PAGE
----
The author is a freelance writer from Bozeman, Mont., and has her own communications business, Cowpunch Creative

Jesse Bussard
In February, Ranch Management Consultants (RMC) will host a Ranching for Profit (RFP) School in Burlington, Vt. Happening February 3 to 9, 2019, this will be the first time the seven-day premier business school for livestock producers will be held on the East Coast.

RMC and its RFP School curriculum were founded by Stan Parsons in 1980. Current owner Dave Pratt came into the picture in 1999 and took over ownership of the firm in 2001. In total, RMC has hosted nearly 240 Ranching for Profit Schools across the United States and Canada since its inception. In addition, the organization has sister companies in Africa and Australia that also host schools.

Pratt said his organization was asked by a coalition of graziers, university personnel, and Natural Resource Conservation Service (NRCS) employees to bring the school to the Northeast in 2018. After some time spent researching the market interest, it was decided to move forward with hosting a school in Vermont.

“It’s going to be a different vibe there,” noted Pratt about the differences in the types of students he may encounter in comparison to the typical Western ranchers he advises. “They will be smaller scale operations, and we will probably have a lot younger and more first generation folks. However, the same principles we teach are going to apply,” he added.

A strong history

Pratt estimated he and his colleagues teach anywhere from 200 to 250 students annually with around one-sixth of those being repeat attendees. Altogether, he said there are approximately 5,000 graduates of the RFP program in North America alone.

The core curriculum and principles RFP was founded on are applicable to any type of agricultural situation, Pratt explained. In the school, he said students can expect to learn the following:

  • Strategies to improve the financial health of their ranch
  • Ways to implement tools and systems to improve management and relationships
  • Methods to enhance the health and productivity of their natural resources
  • How to draft an effective succession plan to ensure their operation will thrive for generations to come

“About three-quarters of the school is a set curriculum, and then the last quarter is based on the questions and the direction the group wants to take things,” said Pratt. “I think we’ll have to take some time to adapt some of the things for different enterprise situations like hogs, pastured poultry, and enterprises like that. But, the issues that we deal with are the issues that make or break all businesses, and everything else is just details.”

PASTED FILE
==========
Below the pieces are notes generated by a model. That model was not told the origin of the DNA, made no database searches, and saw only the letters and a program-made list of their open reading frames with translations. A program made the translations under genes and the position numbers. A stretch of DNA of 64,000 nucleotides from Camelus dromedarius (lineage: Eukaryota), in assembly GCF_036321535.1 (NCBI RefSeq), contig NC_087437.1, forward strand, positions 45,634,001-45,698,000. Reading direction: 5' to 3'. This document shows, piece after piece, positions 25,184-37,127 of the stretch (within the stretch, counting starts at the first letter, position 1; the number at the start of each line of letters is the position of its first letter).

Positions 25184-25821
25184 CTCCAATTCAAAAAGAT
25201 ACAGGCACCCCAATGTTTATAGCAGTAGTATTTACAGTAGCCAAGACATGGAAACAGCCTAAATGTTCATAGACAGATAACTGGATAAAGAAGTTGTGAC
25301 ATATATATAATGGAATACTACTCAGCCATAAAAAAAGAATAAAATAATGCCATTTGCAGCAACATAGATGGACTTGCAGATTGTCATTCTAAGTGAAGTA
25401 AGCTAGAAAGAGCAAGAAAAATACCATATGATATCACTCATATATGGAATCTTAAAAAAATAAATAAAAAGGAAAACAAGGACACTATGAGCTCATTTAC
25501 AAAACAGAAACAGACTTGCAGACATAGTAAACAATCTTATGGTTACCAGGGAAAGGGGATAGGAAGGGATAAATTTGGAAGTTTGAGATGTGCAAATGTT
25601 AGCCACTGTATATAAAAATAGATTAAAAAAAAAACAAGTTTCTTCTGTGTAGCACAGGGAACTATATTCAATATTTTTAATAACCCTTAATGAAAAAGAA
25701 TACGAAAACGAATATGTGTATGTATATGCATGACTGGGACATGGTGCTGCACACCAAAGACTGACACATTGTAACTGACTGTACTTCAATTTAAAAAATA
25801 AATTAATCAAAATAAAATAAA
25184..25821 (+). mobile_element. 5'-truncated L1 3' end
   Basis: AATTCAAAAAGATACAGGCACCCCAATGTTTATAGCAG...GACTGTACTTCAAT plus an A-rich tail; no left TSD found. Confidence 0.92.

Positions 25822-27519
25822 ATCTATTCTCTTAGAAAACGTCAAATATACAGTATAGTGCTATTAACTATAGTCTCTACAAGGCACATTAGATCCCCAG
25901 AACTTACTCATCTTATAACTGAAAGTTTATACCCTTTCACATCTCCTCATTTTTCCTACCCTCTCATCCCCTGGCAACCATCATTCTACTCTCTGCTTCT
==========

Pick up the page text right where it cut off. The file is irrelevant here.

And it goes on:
For those on the fence about whether to attend an RFP School, Pratt said he has many alumni from the program in New York, Pennsylvania, and Ohio. These individuals have given testimonials about their experience in the school and are available to talk with potential students.

New ownership

Along with bringing RFP to the Northeast, Pratt said RMC will also be hosting a Ranching for Profit Conference in Sheridan, Wyo., in early August. Held every three years, the theme for the 2019 meeting will be “Creating a succession plan that works for everyone.”

According to Pratt, this generational theme is particularly poignant for RMC because he and his wife, Kathy, will be transitioning ownership and management of the company to RFP instructor Dallas Mount and his wife, Dixie, shortly after the 2019 conference. In addition to teaching RFP schools, Mount serves as a Rangeland Specialist for the University of Wyoming Extension in Platte County.

“I know he’s going to make some changes, but those changes are just going to enrich the soul of the company,” said Pratt about Mount’s upcoming takeover. “It may end up looking different in lots of different ways, but the heart and soul of RMC is going to be in good hands for the next 20 years.”

Mount said he didn’t have to think very long when Pratt asked him about taking on ownership of RMC. In his time with RFP, Mount has had the opportunity to work with some of the best ranchers in North America. It’s a different atmosphere than most ranch gatherings, he noted. Instead of complaining about the weather, markets, and the government, RFP Schools are places of optimism and discussion of strategies to move forward.

“There is no other organization making a difference to ranchers on the scale of RMC,” said Mount. “I’m excited about the opportunity to lead RMC into its next few decades.”

Mount’s vision for RMC going forward is to continue to have RFP be the go-to place for ranchers looking to improve their ranches and their lives. He plans to continue the work that Pratt started, developing products and systems that assist graduates in implementing their learnings from the RFP program.

In addition, Mount plans to bring new ideas into the fold. In 2017, he spent three months with RMC’s sister company in Australia, Resource Consulting Service (RCS).

“RCS has some effective processes for helping ranchers implement the economic analyses tools they are taught at the school and a robust benchmarking dataset to identify areas of strength and weakness,” said Mount. “I hope to develop something similar at RMC over time that would integrate with the other systems ranchers are already using.”


This article appeared in the January 2019 issue of Grower on page 11.

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